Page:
Etait assez pour changer le décor de ce sombre continent Was enough to change the décor of this ‘Dark Continent’
On nous convint d’être des agneaux, on les crains comme des lions They convinced us that we are lambs, so we fear them as if they are lions
On leur donne nos votes, ils nous prennent nos opinions We give them our votes, they take our opinions
Saches que “dans parlement, il y a parle et ment” ~ Léon Campion But remember that “in parliament, there is talk and lies” ~ Léon Campion
[Hook] [Hook]
Trick me, trick me, trick me – till I lose control Trick me, trick me, trick me – till I lose control
Promise, promise, promise – till I give you my vote Promise, promise, promise – till I give you my vote
Trick me, trick me, trick me – till I lose control Trick me, trick me, trick me – till I lose control
Promise, promise, promise – till I give you my vote Promise, promise, promise – till I give you my vote
[Verse 3] [Verse 3] 
Que la voix des hommes sans voix empêchent les puissants de dormir May the voices of the voiceless stop the mighty ones from sleeping
Et si jamais ils dorment, que nos cauchemars les fassent gémir And if they ever fall asleep, may our nightmares haunt them
Nous sommes fatigués de mourir, laissez nos enfants vivre We are tired of dying, let our children live
Le mensonge comme l’huile flotte au dessus de la vérité Lies are like oil on the surface of the truth
Ils nous poussent vers la mort au nom de la liberté They push us towards death in the name of freedom
On s’entretue sans cause et on s’habitue à R.I.P And so we kill each other for no reason; we get used to R.I.P
Qui veut la guerre prépare la guerre, alors tous aux armes If you want war prepare for war, let’s get armed
Il y a assez de nucléaire pour réchauffer la Guerre Froide There are enough nuclear weapons to warm up the Cold War
Et fondre la terre entière au nom du pouvoir And melt the entire world in the name of power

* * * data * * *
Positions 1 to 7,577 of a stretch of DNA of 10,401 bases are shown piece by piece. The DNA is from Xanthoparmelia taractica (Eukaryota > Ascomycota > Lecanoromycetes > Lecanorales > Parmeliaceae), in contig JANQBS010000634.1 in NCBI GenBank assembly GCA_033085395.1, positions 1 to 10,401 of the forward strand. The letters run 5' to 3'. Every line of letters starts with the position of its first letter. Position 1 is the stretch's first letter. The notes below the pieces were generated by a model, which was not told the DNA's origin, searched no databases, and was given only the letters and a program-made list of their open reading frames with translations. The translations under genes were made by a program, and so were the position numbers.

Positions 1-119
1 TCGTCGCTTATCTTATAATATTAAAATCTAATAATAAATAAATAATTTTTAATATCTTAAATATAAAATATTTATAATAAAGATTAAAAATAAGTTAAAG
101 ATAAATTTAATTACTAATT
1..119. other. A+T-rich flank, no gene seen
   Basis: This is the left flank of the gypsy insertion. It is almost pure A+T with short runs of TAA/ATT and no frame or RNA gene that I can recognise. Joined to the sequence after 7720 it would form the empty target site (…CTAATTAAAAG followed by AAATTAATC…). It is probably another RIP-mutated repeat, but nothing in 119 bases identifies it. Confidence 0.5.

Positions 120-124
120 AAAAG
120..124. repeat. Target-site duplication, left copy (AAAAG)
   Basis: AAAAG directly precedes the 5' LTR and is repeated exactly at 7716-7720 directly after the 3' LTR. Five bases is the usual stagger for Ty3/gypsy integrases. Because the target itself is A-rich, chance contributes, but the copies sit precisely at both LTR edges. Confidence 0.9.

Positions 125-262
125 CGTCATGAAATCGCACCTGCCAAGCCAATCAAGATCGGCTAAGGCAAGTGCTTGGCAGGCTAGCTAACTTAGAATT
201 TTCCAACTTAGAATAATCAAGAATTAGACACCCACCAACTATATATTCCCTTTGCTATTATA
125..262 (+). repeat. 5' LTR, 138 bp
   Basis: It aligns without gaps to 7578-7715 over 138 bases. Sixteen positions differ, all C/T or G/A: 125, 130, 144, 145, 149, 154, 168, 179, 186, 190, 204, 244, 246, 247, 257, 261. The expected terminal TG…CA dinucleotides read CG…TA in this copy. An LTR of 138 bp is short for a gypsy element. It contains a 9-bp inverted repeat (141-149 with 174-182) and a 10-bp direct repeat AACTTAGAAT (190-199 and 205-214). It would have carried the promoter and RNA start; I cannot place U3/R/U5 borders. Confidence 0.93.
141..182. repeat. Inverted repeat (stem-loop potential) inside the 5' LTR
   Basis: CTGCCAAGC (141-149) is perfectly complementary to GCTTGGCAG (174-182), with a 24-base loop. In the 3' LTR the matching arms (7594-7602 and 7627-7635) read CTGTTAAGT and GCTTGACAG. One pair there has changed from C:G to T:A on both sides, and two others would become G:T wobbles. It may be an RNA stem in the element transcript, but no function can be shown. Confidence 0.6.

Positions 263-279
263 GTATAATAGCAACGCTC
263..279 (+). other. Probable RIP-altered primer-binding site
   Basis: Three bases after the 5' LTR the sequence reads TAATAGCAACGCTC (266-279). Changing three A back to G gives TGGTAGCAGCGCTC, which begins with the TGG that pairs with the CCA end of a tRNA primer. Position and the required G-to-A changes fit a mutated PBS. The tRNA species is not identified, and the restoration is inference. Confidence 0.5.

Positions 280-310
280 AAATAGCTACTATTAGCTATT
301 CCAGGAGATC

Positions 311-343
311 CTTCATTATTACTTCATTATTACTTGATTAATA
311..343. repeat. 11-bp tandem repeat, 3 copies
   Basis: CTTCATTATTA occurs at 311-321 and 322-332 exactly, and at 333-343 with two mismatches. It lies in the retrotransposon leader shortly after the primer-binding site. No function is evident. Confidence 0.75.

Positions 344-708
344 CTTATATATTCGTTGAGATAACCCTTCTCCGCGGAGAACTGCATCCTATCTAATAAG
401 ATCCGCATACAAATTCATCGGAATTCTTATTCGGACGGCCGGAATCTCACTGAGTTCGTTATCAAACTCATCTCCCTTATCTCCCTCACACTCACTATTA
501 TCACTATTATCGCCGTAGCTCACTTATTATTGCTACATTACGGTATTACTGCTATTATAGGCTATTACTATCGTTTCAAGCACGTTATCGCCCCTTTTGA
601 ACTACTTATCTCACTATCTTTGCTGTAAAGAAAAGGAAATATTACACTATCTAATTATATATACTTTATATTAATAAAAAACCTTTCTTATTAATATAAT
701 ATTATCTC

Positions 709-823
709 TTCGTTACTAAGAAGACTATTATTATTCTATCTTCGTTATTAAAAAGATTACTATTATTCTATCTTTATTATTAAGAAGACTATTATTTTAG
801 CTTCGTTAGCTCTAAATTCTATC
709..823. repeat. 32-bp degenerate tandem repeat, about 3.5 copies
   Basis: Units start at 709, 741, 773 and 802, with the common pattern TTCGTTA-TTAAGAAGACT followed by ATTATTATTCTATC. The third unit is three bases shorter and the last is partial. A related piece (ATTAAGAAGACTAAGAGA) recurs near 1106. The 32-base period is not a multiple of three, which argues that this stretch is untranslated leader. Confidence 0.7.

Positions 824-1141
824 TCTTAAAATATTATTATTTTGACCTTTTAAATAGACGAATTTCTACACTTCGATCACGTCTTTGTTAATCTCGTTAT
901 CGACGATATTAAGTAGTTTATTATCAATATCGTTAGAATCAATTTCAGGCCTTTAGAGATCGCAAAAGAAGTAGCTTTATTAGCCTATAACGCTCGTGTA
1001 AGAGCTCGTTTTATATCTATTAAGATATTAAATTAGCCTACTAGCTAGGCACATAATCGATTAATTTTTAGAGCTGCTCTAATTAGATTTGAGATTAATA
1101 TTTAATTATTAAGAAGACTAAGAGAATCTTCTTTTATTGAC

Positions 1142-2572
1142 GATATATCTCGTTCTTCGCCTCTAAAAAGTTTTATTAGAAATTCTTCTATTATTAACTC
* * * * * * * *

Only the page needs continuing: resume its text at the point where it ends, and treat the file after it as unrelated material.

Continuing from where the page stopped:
Liberté ou main de fer, on brandit tous le poing en l’air Freedom or iron hand, we all raise our fists in the air
Ce qui est clair, c’est qu’on a rien appris d’hier What is clear is we learned nothing from yesterday
Nous ne sommes que des feuilles sur cet arbre qui est la vie We are nothing but leaves on this big tree which is life
On tombe, d’autres poussent puis donnent des fruits We fall, others grow and then give fruits
Alors à quoi bon couper l’arbre, pourquoi infecter les racines? Why try to cut down the tree, why infect the roots?
Pourquoi infecter les racines? Why infect the roots?

[1] Truffles is a Francophone card game played in Rwanda, Burundi and the DR Congo.

Entre 2 album review: Carpe Diem

Track 5: Carpe Diem (“Seize the Moment”)

Carpe Diem is a song that we can all relate to in one way or another. Many of us will be familiar with the Latin aphorism, which translates as “Seize the Day” or “Seize the Moment”, as it is intended here. And, indeed, many of us share 1Key’s inner battle between existing in the here-and-now and worrying about the future. In an age of instant communications, global terror threats, and economic uncertainty, fear and anxiety are arguably on the rise. Some people think about their future, with its endless possibilities and increasingly high expectations, and become overwhelmed. Many others are forced to live from day to day; crippled by political, economic and/or social insecurities, they are unable to make plans for the futures they desire.

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Carpe Diem is tattoed on 1Key’s arm. [Courtesy of 1Key]
In Rwanda’s capital city, there is certainly an atmosphere of hope and renewal. While it’s impossible to forget the absolute horror of the past, the Kigalians with whom I have lived, worked and socialised share an optimism for the future. After all, they have borne witness to their country’s remarkable recovery, since the end of the 1994 Genocide. At the same time, the majority of Kigalians continue to struggle under financial hardships, facing un-(or under) employment, unaffordable housing and rising food costs. For the young men in my research, the rare occasion of getting paid would present an opportunity to party, and to “shake of that stress”, rather than to plan ahead and save. This attitude towards living in the moment is prevalent in popular Rwandan song lyrics, such as the hit song Vuza Ingoma (“Play the Drums”) by TBB, featuring Jay Polly, with lines like: Nta kwita kuri time (“Don’t worry about time”) and: “If you getting money spend it like you get paid.”

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Carpe Diem is tattoed on 1Key’s arm. [Courtesy of 1Key]